For one glorious week each January, tech geeks reign supreme. With products ranging from smelly-shoe solutions to toilet paper delivery systems, this year’s Consumer Electronics Show featured devices from more than 4,400 companies. CES highlights the future of technology with lots of cool new gadgets today.
Here’s a rundown of the highlights. Which do you think might become most popular?
Samsung wants to reinvent the ball with a simple rolling robot friend. But Ballie’s technology is anything but simple. The artificial intelligence companion has a camera that can record and send video. The bright yellow orb can also communicate with other smart devices. Ballie might follow you around the house, answer your questions, wake you up, turn on the coffee pot, and give you the latest headlines. Its embedded camera allows this high-tech tennis ball to guard your house too, setting alarms and patrolling rooms. What’s more, Ballie can entertain your pets—because who’s got time for that?
Tech company Actronika focuses on how humans and machines work together. It creates software and hardware that allow users to feel what’s shown on a screen. Today’s virtual reality headsets already let gamers see and hear imagined worlds. But Actronika’s new haptic (feeling) jacket allows users to touch and feel those experiences too. Jacket wearers can sense movements and environmental conditions such as heat, wind, heartbeat, and so on. Get kicked in a computer soccer game? With the haptic jacket, you’ll feel the hit. Ouch.
The brainiacs at BrainCo want your head in the game—literally. They’ve developed a headband called FocusFit that converts brainwaves into numbers. The numbers translate into code that can turn on lights or race toy cars. Athletes already use the bands to test focus levels. Studies show that mind training can improve performance, even without any other training. And students, beware! BrainCo is selling the headbands to schools, so your math teacher may actually be able to read your mind.
For some people, bike riding beside a lake just won’t cut it. Enter the Manta5 Hydrofoil Bike. Aquaphiles (people who like water) can ride into and over bodies of water. The Manta5’s bike-like body features hydrofoils (literally “water-blades”) instead of wheels. Wave-riders can start on land, off a dock, or in deep water. Electric pedal assist helps riders get up to speed enough to glide over the water for up to an hour. This aquatic e-bike won CES 2020’s Best of Show in the Rideables category. Ride on in, the water’s fine!
Today’s kitchens are getting smarter. Appliance companies are debuting high-tech gadgets in every nook and cranny. New refrigerators will track inventory, plan recipes, and create shopping lists for what you’re running low on. (I’m looking at you, milk jug!) Some even calculate how long an item has been in the fridge. (Still you, 2%.) And if a smart fridge isn’t your style, how about a robotic veggie-chopping arm, an oven camera to mind your cookies, and another to send pix of your best culinary efforts to Instagram?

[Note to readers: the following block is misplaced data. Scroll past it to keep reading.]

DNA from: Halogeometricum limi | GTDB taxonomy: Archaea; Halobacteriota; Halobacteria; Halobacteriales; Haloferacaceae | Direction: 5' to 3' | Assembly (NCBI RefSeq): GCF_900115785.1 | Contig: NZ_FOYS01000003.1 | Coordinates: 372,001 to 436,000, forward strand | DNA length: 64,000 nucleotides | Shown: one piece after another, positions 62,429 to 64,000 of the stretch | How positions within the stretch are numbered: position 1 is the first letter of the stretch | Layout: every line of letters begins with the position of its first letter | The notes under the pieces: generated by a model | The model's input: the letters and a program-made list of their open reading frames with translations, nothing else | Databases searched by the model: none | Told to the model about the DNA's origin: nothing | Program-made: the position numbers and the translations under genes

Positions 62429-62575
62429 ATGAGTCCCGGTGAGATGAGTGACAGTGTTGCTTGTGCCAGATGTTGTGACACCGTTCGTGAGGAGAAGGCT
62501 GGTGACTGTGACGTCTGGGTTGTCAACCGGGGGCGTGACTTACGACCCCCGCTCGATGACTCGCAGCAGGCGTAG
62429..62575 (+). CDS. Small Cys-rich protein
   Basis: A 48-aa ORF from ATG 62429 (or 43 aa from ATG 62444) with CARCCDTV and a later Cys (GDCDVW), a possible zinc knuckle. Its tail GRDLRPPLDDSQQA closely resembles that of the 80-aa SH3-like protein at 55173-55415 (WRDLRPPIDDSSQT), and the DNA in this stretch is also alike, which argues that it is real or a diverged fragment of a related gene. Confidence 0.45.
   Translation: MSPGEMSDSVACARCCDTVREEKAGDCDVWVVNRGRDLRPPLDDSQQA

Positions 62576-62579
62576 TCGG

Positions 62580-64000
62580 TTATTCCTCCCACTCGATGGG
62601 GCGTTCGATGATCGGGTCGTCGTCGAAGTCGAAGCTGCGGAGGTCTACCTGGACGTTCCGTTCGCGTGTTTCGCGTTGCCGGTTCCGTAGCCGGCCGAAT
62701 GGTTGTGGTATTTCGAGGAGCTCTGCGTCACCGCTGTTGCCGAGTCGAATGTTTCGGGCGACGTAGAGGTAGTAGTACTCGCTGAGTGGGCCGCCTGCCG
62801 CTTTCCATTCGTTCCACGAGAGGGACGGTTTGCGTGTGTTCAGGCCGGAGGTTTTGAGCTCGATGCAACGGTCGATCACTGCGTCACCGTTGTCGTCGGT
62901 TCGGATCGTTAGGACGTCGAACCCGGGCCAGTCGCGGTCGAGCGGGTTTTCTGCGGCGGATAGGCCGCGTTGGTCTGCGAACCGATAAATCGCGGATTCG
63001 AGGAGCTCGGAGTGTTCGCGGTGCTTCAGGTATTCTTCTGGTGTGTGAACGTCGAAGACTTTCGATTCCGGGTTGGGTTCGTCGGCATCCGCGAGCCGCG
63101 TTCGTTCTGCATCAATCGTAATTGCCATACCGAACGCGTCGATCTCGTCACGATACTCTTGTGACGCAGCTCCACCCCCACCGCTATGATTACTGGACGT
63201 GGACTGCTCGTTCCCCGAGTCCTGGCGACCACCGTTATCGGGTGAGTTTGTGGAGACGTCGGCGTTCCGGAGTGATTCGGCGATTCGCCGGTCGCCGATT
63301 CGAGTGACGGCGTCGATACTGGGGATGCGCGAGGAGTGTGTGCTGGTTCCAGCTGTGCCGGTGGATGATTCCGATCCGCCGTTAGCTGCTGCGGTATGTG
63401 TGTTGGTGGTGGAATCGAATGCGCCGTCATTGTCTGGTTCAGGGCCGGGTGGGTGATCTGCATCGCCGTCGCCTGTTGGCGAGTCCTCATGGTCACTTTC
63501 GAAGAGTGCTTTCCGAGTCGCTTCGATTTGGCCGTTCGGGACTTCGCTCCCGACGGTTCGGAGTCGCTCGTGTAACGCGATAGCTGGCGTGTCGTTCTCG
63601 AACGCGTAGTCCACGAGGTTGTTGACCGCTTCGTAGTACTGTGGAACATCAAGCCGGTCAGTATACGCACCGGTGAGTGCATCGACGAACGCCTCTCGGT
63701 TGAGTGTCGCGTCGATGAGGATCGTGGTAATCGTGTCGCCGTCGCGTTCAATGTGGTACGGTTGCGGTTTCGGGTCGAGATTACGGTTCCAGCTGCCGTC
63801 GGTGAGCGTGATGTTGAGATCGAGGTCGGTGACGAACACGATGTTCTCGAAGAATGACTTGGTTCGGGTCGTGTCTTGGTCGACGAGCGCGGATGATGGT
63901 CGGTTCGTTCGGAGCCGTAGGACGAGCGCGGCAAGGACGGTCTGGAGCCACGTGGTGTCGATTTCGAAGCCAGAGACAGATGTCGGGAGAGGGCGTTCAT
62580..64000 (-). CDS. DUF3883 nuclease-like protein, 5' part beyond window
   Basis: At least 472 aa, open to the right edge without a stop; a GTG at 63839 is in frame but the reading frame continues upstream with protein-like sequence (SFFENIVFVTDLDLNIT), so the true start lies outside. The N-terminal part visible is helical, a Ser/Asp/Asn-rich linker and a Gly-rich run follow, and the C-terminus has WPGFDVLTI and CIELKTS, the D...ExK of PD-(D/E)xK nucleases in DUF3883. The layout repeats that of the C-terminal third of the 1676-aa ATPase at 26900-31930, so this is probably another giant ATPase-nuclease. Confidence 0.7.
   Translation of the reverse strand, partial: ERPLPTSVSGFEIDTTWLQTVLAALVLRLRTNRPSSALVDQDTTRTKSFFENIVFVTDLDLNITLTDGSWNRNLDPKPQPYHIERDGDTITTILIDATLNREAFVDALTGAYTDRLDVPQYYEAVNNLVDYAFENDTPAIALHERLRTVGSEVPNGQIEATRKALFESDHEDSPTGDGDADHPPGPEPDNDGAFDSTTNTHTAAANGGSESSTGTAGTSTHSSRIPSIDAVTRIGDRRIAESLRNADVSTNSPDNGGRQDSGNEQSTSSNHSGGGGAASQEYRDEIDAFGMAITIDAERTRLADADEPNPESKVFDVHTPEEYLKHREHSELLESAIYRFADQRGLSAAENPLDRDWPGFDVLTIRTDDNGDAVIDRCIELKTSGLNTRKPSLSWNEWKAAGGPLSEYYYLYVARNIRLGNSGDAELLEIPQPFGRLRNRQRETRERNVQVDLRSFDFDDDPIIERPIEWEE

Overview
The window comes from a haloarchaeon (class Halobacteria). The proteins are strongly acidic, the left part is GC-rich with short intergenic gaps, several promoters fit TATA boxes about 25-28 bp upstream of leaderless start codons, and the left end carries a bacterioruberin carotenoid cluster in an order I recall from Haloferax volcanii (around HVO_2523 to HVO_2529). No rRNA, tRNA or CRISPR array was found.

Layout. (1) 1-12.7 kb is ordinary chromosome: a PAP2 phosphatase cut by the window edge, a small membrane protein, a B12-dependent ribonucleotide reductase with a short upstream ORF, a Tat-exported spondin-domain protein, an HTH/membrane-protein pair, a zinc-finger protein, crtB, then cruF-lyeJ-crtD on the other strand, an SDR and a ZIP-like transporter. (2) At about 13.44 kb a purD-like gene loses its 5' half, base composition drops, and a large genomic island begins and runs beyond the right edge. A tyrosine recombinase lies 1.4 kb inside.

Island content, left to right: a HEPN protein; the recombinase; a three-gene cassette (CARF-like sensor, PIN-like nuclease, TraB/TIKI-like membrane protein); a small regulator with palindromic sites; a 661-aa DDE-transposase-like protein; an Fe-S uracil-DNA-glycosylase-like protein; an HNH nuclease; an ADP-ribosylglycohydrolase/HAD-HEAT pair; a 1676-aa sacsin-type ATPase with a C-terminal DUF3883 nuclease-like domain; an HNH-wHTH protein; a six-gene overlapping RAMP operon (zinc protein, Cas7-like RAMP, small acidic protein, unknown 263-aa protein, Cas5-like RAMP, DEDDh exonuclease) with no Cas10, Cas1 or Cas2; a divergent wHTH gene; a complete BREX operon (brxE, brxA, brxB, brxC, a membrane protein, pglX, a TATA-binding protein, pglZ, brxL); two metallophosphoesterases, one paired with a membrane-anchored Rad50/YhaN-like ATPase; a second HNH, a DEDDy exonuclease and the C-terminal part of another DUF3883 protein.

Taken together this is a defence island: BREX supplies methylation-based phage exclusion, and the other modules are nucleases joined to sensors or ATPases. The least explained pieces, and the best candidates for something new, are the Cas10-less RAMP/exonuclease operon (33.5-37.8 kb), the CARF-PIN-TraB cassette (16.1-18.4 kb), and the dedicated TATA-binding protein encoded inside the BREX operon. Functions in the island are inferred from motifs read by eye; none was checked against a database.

The oddly popular, self-balancing, upright wheeled transport called Segway is getting an update. A so-called “first class” chair, the S-Pod, looks an awful lot like the floating loungers in Pixar’s Wall-E. With the S-Pod, Segway may have stumbled upon a great truth: Most people like to sit—even when they’re in a hurry. The giant, egg-shaped, two-wheeled rolling chair uses a joystick and requires riders to lean forward and back to control speed. Like its forerunner, the S-pod is for short drives or tooling around spaces like airports or malls. The bright side of this device is the happy potential for disabled persons. And at speeds of up to 24 miles per hour (twice that of an ordinary Segway), the S-Pod will let users kick back while they simultaneously zip into the future.
Here’s news for your nose. A portable device promises that stinky athletic shoes, hiking boots, everyday flats, and even dress heels can smell like new. Shoeblast is the invention of South Korean startup SmartreumBang-E. Kick off your kicks and place a flashlight-sized device in each shoe. Shoeblast detects moisture and uses hot fans and infrared and UV light to dry out the insides. The device even kills bacteria. “Shoeblast is a dehumidifier as well as a sterilizer for shoes,” explains marketing manager Young Kang. Just relax and smell the fresh Nike Airs.
A “tiny” electric fire truck can fit into tight spaces such as parking garages or shopping centers. At just 6 feet, 5 inches tall, the mini fire engine carries the same equipment as a traditional truck (between 9 and 12.5 feet). Electronics companies Panasonic and Tropos collaborated on the pint-sized vehicle. Designers say the tiny truck “is ready to serve in spaces large or small, indoors or out”—and would be perfect for “tight metropolitan areas.”
Charmin wants to solve the dreadful problem of being stranded on the toilet without paper. Its solution: a two-wheeled robot that fetches a fresh roll. The six-inch RollBot has the face of a bear—like the cartoon one in Charmin’s commercials. The bot wheels right up with TP on top. But RollBot won’t trundle to the rescue anytime soon. Procter & Gamble, the company that owns Charmin, says the bitty bot won’t be for sale. “Car companies have concept cars, but P&G has concept bathrooms,” says Marc Pritchard, head of Procter & Gamble’s brands. Too bad. This is one product most folks would love to see rolled out.